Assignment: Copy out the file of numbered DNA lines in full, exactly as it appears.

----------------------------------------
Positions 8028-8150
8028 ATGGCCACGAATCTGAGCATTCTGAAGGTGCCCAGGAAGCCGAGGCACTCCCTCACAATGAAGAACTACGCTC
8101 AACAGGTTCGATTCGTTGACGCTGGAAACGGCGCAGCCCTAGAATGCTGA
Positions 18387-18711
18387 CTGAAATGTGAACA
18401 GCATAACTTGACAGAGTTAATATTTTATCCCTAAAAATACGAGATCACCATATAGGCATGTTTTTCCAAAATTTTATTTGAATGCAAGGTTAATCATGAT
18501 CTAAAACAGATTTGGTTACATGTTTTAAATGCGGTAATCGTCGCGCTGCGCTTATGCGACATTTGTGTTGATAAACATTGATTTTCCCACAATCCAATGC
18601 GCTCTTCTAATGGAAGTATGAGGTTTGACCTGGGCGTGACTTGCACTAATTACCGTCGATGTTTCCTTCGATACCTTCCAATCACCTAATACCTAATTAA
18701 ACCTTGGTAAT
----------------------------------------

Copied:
Positions 8028-8150
8028 ATGGCCACGAATCTGAGCATTCTGAAGGTGCCCAGGAAGCCGAGGCACTCCCTCACAATGAAGAACTACGCTC
8101 AACAGGTTCGATTCGTTGACGCTGGAAACGGCGCAGCCCTAGAATGCTGA
Positions 18387-18711
18387 CTGAAATGTGAACA
18401 GCATAACTTGACAGAGTTAATATTTTATCCCTAAAAATACGAGATCACCATATAGGCATGTTTTTCCAAAATTTTATTTGAATGCAAGGTTAATCATGAT
18501 CTAAAACAGATTTGGTTACATGTTTTAAATGCGGTAATCGTCGCGCTGCGCTTATGCGACATTTGTGTTGATAAACATTGATTTTCCCACAATCCAATGC
18601 GCTCTTCTAATGGAAGTATGAGGTTTGACCTGGGCGTGACTTGCACTAATTACCGTCGATGTTTCCTTCGATACCTTCCAATCACCTAATACCTAATTAA
18701 ACCTTGGTAAT